Properties advertised for auction down 33% from a year ago
by Geoff Folsom
February 08, 2013 12:41 AM | 2961 views | 2 2 comments | 8 8 recommendations | email to a friend | print
 Potential buyers and auctioneers crowd the steps of the Cobb Justice Center in Marietta during the monthly foreclosure sale in December. A total of 605 foreclosures are being advertised for the March auction.<br>Staff/Laura Moon
Potential buyers and auctioneers crowd the steps of the Cobb Justice Center in Marietta during the monthly foreclosure sale in December. A total of 605 foreclosures are being advertised for the March auction.
Staff/Laura Moon
Cobb saw another sign that it may be coming out of the foreclosure crisis it has been in for several years.

The March 2012 foreclosure auction offered a three-year-low for the number of homes on the auction block. But next month’s auction will offer a third fewer homes than that one.

A total of 605 foreclosures were reported for the upcoming March auction. That number is down 33.4 percent from the 908 homes that were set for foreclosure in March 2012, which at the time was the lowest number for an auction since 2009.

“We had a ton last year compared to what we have now,” said Wendy Bunch with RE/MAX Pure in Marietta, the president of the Cobb Association of Realtors.

The March total isn’t quite as low as the 592 reported in December 2012, which was the lowest since before the recession began in 2008.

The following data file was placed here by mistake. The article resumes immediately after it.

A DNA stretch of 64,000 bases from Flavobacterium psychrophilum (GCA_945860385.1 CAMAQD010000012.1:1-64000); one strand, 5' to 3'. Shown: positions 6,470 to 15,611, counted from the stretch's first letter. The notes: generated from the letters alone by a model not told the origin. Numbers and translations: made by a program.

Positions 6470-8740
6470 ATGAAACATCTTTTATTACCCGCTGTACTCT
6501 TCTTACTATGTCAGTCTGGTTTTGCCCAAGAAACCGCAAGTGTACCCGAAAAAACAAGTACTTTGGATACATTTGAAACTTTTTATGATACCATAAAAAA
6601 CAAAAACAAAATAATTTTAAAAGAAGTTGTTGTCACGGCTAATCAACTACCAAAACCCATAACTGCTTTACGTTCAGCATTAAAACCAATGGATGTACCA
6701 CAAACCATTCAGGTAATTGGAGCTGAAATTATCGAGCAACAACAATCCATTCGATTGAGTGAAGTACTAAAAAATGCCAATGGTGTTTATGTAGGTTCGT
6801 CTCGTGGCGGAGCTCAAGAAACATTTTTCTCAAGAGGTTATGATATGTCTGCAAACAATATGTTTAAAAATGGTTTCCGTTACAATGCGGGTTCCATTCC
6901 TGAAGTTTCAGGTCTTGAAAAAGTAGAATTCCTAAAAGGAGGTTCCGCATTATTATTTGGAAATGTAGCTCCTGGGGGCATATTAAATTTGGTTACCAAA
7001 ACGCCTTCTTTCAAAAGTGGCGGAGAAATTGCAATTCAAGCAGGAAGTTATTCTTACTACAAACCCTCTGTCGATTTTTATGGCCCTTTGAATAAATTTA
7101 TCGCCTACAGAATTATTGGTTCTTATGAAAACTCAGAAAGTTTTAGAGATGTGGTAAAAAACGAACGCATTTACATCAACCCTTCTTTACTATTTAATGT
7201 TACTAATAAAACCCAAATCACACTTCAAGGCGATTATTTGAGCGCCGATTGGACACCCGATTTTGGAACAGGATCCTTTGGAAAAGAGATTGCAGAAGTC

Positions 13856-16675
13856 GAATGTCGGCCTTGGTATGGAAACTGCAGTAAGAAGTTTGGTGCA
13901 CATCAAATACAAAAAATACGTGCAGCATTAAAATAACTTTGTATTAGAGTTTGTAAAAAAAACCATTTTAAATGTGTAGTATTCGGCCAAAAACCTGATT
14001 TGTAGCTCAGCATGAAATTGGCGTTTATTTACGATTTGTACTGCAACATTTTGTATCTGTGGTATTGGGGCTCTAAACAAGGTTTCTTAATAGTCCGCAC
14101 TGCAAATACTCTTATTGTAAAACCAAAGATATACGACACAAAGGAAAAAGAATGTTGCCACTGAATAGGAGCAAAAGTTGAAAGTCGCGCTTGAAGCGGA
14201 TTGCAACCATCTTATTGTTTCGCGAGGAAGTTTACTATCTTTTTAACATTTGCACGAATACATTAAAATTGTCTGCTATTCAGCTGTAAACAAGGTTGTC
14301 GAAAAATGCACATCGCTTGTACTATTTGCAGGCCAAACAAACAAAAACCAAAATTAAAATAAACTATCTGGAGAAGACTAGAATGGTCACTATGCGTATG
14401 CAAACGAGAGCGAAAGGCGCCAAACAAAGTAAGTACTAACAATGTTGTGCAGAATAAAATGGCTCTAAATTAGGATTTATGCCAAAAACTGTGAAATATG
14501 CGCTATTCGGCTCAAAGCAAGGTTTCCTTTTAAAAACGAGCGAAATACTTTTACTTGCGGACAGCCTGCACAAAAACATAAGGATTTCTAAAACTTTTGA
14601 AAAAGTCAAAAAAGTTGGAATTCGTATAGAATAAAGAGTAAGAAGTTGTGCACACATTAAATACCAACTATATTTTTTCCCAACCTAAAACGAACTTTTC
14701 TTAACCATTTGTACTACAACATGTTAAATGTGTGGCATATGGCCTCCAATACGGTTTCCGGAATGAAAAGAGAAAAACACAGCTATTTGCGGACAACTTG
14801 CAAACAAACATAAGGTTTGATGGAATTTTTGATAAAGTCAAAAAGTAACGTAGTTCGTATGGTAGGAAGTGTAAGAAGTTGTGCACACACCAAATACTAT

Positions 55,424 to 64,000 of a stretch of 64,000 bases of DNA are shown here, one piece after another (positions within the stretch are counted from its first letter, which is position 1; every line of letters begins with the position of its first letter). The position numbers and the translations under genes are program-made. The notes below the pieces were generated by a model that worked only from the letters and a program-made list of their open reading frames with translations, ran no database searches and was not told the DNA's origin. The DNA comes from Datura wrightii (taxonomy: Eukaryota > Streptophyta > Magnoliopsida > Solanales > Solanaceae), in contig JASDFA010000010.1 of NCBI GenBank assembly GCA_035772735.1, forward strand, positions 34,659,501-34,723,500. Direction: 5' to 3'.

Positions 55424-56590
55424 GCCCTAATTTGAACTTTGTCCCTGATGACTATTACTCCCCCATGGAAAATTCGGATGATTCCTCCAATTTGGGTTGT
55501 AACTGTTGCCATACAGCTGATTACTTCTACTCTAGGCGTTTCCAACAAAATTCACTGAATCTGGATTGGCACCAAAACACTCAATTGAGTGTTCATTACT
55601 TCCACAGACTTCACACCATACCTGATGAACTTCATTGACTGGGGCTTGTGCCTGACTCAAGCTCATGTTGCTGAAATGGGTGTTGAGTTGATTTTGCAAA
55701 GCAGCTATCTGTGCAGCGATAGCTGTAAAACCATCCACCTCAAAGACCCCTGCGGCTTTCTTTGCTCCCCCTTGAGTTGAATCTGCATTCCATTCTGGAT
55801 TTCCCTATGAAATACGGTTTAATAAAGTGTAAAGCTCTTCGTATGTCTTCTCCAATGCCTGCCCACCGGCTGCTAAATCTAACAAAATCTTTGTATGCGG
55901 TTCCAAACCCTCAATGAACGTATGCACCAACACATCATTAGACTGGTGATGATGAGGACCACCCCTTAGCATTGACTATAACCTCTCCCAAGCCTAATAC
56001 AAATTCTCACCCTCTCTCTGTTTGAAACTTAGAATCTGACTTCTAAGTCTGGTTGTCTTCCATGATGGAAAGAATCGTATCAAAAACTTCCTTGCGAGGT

Foreclosure notices are required to run in the Marietta Daily Journal for four consecutive Fridays leading up to the auction on the first Tuesday of the month. The March auction is scheduled for 10 a.m. March 5 on the steps of the Cobb Justice Center, 32 Waddell St. in Marietta.

The March numbers are the second to be reported in 2013. So far this year, Cobb has seen 1,365 foreclosures, down 32.9 percent from the 2,035 homes set for foreclosure in the first two months of 2012 and 45.8 percent from the 2,518 reported in the first two months of 2011.

Part of the reason for the decline in foreclosures is due to banks being more willing to work with delinquent homeowners to help them get their payments back on track, rather than foreclosing, Bunch said. With maintenance, homeowners’ association fees, taxes and other costs related to owning foreclosed homes, she said some banks want to avoid the foreclosure process when possible.

“I think they’re at a point now where they see what they can do to help people stay in their homes,” Bunch said.

Jay Lawrence, spokesman for Wells Fargo Bank in Atlanta, said the bank has events that help homeowners avoid foreclosures and works with nonprofit agencies that help people stay in their homes.

“Everybody loses when foreclosures happen,” he said. “We lose, the community loses and the homeowner loses. It’s in everyone’s best interest to work to avoid them.”

Lawrence said Wells Fargo’s foreclosures are dropping in the Atlanta area.

“We certainly attribute that to people responding to the many ways we work with them,” he said.

While foreclosures are down, so is overall inventory for homes, Bunch said. That, along with a lack of foreclosures and short sales dragging prices down, is starting to drive up prices of existing homes in Cobb. This comes after nearly five years of falling prices.

Although she said people cannot expect to sell their homes for what they cost when the market peaked in 2006, Bunch said low interest rates make it a good time to enter the market.
Comments-icon Post a Comment
February 08, 2013
I have never met a real estate agent who says it is not a good time to buy a home.
sharon whitehead
April 19, 2013
then obviously we have never met,I give fair and honest advice including whether it is the right time to buy or sell.
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